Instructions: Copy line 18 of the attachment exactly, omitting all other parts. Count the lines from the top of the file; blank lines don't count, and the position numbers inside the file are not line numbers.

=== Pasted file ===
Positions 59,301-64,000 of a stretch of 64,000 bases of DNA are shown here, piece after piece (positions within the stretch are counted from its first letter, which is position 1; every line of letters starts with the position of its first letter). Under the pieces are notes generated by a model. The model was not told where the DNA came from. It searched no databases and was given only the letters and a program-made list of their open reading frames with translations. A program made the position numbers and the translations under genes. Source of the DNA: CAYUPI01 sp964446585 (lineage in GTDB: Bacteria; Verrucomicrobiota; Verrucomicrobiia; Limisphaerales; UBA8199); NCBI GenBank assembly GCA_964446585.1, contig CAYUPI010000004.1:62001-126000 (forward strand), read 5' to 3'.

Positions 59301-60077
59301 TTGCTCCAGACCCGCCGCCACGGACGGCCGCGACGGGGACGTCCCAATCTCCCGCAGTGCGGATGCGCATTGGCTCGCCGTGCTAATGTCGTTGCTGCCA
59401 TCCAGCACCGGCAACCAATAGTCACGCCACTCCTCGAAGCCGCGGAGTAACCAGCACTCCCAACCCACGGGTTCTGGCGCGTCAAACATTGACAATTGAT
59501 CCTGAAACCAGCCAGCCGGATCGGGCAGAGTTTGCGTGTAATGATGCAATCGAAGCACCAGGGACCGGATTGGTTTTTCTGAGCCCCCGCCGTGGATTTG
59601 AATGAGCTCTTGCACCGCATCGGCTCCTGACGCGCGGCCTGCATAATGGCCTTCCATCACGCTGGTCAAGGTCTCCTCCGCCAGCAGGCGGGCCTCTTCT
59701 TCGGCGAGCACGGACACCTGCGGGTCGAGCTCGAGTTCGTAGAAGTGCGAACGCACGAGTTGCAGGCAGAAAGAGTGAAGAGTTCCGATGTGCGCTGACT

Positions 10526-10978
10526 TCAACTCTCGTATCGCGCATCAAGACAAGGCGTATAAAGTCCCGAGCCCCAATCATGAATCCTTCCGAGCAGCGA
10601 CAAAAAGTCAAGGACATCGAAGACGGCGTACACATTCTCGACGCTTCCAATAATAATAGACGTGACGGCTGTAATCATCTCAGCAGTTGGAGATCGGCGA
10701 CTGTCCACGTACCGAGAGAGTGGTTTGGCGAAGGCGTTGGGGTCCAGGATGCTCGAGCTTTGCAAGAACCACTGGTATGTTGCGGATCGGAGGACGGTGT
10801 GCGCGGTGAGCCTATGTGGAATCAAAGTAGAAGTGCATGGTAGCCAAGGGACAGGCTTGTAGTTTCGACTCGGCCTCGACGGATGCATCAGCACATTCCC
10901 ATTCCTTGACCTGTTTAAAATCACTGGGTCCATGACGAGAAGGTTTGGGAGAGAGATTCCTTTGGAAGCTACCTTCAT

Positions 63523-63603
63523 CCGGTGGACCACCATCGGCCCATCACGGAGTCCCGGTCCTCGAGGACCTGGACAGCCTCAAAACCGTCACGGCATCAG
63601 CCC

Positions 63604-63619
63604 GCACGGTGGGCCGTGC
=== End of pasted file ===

63604 GCACGGTGGGCCGTGC